How to Privatize Airspace: the Example of KADIZ

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Chinese military aircraft entering what is referred to as South Korea’s Air Defense Identification Zone (KADIZ) is something that constantly comes up when we discuss the problems affecting relations between China and South Korea, but this problem has recently started becoming even more serious.

From South Korea’s perspective, 23 July 2019 was the turning point, when Russian and Chinese warplanes repeatedly violated South Korea’s Air Defense Identification Zone over the East Sea, and only left after receiving a warning from South Korean fighter jets. Moreover, according to South Korea’s version (Russia refuted those allegations), a Russian A-50 early warning and control aircraft entered South Korea’s airspace over the Dokdo Islands twice. South Korea deployed 18 F-15K and KF-16 Slam Eagle fighters to intercept the intruders, firing 20 flares and 360 warning shots. Two Chinese H-6 bombers and two Russian TU-95 strategic bombers also received about 30 warnings, but did not respond to them.

The aircraft spent a total of seven hours in South Korean airspace, and at one stage there were 30 military aircraft belonging to four countries in the air at the same time, as Japan also deployed its fighters in response to other countries violating what it considers to be Japanese airspace over Dokdo (these are disputed Islands, known as Takeshima in Japan, which Tokyo also claims).

South Korea’s presidential office expressed deep regret over the incident with Russia and China. The Russian Defense Ministry clarified that the Russian and Chinese air forces were carrying out their first long-range joint air patrol in the Asia Pacific region. The statement confirmed that Russia and China had acted in accordance with international law. Moreover, Moscow has said that South Korean fighter jets prevented the Russian aircraft from moving, and created a dangerous situation by doing so. Beijing has supported their partners in Moscow with their own statement, saying that the planes were in a neutral zone.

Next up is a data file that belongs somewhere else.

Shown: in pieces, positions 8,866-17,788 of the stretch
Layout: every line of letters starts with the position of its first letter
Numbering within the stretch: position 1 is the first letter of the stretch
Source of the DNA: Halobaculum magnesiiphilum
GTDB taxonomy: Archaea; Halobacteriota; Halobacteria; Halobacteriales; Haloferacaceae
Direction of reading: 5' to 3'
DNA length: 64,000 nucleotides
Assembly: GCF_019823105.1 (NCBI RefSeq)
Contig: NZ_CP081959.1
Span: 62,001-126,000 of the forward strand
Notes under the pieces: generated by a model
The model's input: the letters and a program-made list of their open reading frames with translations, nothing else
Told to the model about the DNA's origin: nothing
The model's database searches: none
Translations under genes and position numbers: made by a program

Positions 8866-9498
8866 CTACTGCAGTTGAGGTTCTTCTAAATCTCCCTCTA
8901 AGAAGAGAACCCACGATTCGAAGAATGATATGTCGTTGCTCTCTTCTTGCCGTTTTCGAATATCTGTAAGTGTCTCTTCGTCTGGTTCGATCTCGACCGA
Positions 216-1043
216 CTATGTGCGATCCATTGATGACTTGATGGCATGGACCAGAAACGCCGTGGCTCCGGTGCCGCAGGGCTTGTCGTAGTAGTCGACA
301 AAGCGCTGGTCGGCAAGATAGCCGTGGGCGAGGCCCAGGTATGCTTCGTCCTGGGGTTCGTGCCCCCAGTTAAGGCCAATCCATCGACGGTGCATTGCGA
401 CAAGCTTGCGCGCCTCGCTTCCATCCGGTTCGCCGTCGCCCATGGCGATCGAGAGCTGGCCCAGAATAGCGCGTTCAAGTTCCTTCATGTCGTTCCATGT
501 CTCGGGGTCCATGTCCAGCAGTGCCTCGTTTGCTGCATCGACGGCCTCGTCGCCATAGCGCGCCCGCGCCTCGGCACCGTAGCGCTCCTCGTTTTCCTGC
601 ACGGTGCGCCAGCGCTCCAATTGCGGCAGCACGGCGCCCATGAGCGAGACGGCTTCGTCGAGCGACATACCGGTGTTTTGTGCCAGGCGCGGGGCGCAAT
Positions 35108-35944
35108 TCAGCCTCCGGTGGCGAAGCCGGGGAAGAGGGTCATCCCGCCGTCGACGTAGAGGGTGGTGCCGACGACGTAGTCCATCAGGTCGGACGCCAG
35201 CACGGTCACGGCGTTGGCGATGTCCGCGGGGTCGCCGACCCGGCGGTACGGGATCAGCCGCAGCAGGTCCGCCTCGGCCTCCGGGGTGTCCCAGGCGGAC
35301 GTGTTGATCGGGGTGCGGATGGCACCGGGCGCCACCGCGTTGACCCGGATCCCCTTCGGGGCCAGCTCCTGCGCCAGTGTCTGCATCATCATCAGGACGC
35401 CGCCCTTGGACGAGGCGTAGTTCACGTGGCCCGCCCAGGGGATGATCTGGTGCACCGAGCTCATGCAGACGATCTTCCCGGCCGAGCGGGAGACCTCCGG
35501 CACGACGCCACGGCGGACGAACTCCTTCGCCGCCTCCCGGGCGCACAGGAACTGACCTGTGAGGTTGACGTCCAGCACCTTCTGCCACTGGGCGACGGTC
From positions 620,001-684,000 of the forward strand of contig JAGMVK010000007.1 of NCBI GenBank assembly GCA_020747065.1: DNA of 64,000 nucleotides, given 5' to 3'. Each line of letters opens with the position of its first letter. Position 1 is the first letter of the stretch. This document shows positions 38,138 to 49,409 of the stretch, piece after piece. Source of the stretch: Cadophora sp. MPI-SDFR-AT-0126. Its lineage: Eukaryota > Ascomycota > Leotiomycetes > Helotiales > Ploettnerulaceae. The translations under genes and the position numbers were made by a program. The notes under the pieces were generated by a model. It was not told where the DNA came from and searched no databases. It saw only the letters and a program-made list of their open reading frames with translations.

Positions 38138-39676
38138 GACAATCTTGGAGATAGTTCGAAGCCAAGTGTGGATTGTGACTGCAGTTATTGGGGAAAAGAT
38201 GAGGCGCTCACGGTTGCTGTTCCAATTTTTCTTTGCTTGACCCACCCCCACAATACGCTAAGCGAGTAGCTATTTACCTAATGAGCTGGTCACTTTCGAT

According to reports in the South Korean media, Chinese aircraft had already violated South Korea’s Air Defense Identification Zone 25 times before this incident took place in 2019, and the Russians had done so 13 times before.

According to Joint Chiefs of Staff (JCS) of South Korea’s Armed Forces, six military planes “believed to be from Russia” re-entered KADIZ without giving any prior notice on 1 October 2019. The Russian Defense Ministry has denied these allegations made by South Korea.

What exactly is an Air Defense Identification Zone (ADIZ)? They are zones that have been established unilaterally by some countries, and they are not regulated by any international body. The zones are used to detect aircraft approaching the country’s airspace early on, and are supposed to give them enough time to prevent foreign aircraft from infiltrating it, as well as accidental collisions. South Korea operates its own one of these zones, and requires pilots flying aircraft from other countries to send notification upon entry to the zone and provide a flight plan in advance. If no notification is received, Seoul perceives this as an act of an intruding aircraft, and views entering this zone without having sent notification as a hostile act.

KADIZ was established by the United States Air Force in 1951 during the Korean War (1950-53), to prevent air clashes between aircraft from countries around the Korean Peninsula. In 2018 however, Seoul expanded its air defense identification zone to encompass the disputed territory of the Socotra Rock (known as Ieodo in South Korean and the Suyan Rock in Chinese), as well as other islands off the country’s southern coast to “counter China’s unilateral decision to expand its identification zone.”